Malaysia’s relations with China and the United States (US) have remained cordial, and Malaysia has taken an equidistant approach in dealing with their rivalry. It comes as no surprise that both countries continue to establish their influence in Indo-Pacific and Southeast Asia. At certain instances, frictions arose, but Malaysia was successful in mitigating those challenges by redirecting the focus on the prospects of pursuing shared interests and cooperation. Interestingly, China is Malaysia’s largest trading partner, with an annual trade reaching US$124 billion in 2019. The US-China growing antagonism matters to Malaysia and two reasons explain its relevance, according to Shankaran Nambiar of the Malaysian Institute of Economic Research. Firstly, the rivalry has an effect on global markets which results in influencing the demand for Malaysian exports. Secondly, China is an important trade partner, and any turbulence in trade policies impacts the trading position of Malaysia as its intermediate exports to China are significantly high. Also, the interconnectedness of Malaysia in the global economy makes it more susceptible and vulnerable to external shocks and disruptions.
In the recent spat between China and the US, Malaysia is cautiously pursuing a hedging strategy.
In the recent spat between China and the US, Malaysia is cautiously pursuing a hedging strategy. Given the economic interests at play, Malaysia’s tactic tends to acquiesce toward China, despite the initial concern that Mahathir Mohammad would defy China and shift Malaysia’s policy by cancelling several projects undertaken under the Belt and Road Initiative (BRI). Notably, all BRI ventures were skillfully renegotiated by his Pakatan Harapan coalition government, Huawei’s 5G network was welcomed, and additional trade and investment were pursued.
Moreover, Mahathir endorsed Huawei at a time when the US was forcing its allies to abstain from contracting with the telecommunications company to provide 5G technology. Mahathir explicitly asserted that Huawei technology would be used “as much as possible” and criticized the US efforts of blocking the company. Moreover, he dismissed the national security concerns highlighted by the US, stating, “At the moment we have not found [this technology] a threat to our security. Not yet, maybe later. But we cannot just follow actions taken by other countries because Chinese technology seems to be ahead of Western technology.” In October 2019, Huawei’s nationwide 5G coverage was launched in Malaysia. The example demonstrates the positioning of the country. The bandwagoning with China, however, is unlikely to be altered under the current coalition government headed by Prime Minister Muhyiddin Yassin.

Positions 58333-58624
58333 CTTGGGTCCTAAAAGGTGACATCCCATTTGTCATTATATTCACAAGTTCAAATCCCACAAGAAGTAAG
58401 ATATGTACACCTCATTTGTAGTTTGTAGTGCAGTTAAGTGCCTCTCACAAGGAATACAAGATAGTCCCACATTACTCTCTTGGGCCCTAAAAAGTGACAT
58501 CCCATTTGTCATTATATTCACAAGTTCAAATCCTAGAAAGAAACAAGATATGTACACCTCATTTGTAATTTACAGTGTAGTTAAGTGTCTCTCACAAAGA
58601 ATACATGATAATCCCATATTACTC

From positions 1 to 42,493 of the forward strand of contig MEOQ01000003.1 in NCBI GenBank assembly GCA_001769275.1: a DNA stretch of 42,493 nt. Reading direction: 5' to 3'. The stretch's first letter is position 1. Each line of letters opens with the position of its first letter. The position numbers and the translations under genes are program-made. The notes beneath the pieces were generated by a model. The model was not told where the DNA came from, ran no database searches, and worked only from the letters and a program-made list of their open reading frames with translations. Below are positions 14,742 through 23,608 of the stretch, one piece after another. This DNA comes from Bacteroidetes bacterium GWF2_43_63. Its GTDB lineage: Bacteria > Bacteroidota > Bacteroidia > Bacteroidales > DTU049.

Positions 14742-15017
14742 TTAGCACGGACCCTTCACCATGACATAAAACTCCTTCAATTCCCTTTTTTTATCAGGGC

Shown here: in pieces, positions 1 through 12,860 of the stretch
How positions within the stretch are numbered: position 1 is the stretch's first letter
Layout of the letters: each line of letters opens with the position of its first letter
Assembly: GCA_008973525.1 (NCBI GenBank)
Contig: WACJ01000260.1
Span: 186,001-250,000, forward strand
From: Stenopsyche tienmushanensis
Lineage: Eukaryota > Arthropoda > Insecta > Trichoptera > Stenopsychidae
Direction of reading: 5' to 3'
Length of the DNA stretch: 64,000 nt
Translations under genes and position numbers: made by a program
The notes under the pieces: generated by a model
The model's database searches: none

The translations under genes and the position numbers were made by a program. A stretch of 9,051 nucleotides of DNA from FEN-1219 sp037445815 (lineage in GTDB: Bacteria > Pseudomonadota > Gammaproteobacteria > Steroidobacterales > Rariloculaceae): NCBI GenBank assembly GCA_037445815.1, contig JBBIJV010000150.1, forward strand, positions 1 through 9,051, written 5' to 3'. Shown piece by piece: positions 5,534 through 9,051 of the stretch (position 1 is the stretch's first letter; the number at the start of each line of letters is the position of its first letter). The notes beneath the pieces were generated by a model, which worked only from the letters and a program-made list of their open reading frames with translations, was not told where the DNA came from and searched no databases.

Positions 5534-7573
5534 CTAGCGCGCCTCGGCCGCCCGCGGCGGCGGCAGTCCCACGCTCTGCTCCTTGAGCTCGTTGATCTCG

Malaysia continues to tacitly cooperate with the US in areas of defence and security, while maintaining its autonomy.
On the contrary, the importance of the US is critical for Malaysia’s small economy, with their bilateral trade estimating around US$59.2 billion. The US companies account for approximately 25% of Malaysia’s foreign investment, which appears to be higher on the development ladder than Chinese investment that focuses on real estate and infrastructure. Many analysts are of the opinion that the US has performed poorly in highlighting the potential benefits that can be reaped from stronger ties between the two countries, particularly under the Trump administration. Nevertheless, Malaysia continues to tacitly cooperate with the US in areas of defence and security, while maintaining its autonomy. The apprehension with regards to the on-going US-China trade war appears valid as it affects greatly the countries that are vital hubs in the global supply chain and raises fears of a global recession.
But the overall impact of the rivalry is destabilizing, and Malaysia remains highly ambivalent toward such animosity.
The US is trying to broaden its partnership across the region to resist China’s growing influence; however, Malaysia remains highly indifferent. Thus, the prospect of Malaysia switching sides is gradually diminishing. Interestingly, Malaysia does not appear critical of China’s de-facto leadership in the region. The relations between the two countries are likely to continue in the same trajectory due to the underlying economic interdependence. With the US tilt in the region mainly focused on ‘freedom of navigation” and “military instruments”, the policy of hedging between the great powers is a realistic stance. The current economic trends restrict Malaysia in exclusively aligning itself with one country.
The rivalry provides some immediate benefits to Malaysia as the US and China are closely intertwined in a competition. But the overall impact of the rivalry is destabilizing, and Malaysia remains highly ambivalent toward such animosity. Also, the harsh economic measures taken by Washington against Beijing directly undermine Southeast Asia’s economic growth. Conceivably, under the Biden administration, the involvement of the US with the region might be more stable and predictable compared to the previous administration that was going by its wits. As stated by the Malaysian Ambassador to China, Raja Nushirwan Zainal Abidin, Malaysia is not a “pawn” in the great power rivalry between China and the US.